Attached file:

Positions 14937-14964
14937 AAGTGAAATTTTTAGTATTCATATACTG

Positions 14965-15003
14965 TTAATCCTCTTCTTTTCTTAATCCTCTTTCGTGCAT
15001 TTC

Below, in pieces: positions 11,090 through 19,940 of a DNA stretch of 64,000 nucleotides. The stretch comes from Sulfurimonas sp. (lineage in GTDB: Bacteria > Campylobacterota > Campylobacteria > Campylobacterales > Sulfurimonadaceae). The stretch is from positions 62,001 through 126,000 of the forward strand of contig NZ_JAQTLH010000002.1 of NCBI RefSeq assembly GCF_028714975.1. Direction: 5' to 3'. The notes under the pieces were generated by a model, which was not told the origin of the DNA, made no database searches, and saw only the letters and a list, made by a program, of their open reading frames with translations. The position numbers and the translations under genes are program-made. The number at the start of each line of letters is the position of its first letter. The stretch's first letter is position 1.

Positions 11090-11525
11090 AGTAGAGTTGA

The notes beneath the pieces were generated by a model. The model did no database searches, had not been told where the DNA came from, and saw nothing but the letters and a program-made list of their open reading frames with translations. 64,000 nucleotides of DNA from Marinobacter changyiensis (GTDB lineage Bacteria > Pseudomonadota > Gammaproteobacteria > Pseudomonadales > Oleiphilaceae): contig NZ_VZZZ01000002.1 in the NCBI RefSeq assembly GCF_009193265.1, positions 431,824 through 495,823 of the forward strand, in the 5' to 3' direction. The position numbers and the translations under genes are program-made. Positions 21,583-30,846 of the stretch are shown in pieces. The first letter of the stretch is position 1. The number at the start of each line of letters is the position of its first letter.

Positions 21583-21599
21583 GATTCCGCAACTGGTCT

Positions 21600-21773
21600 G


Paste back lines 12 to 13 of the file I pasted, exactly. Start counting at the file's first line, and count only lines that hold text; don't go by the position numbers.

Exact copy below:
Positions 21600-21773
21600 G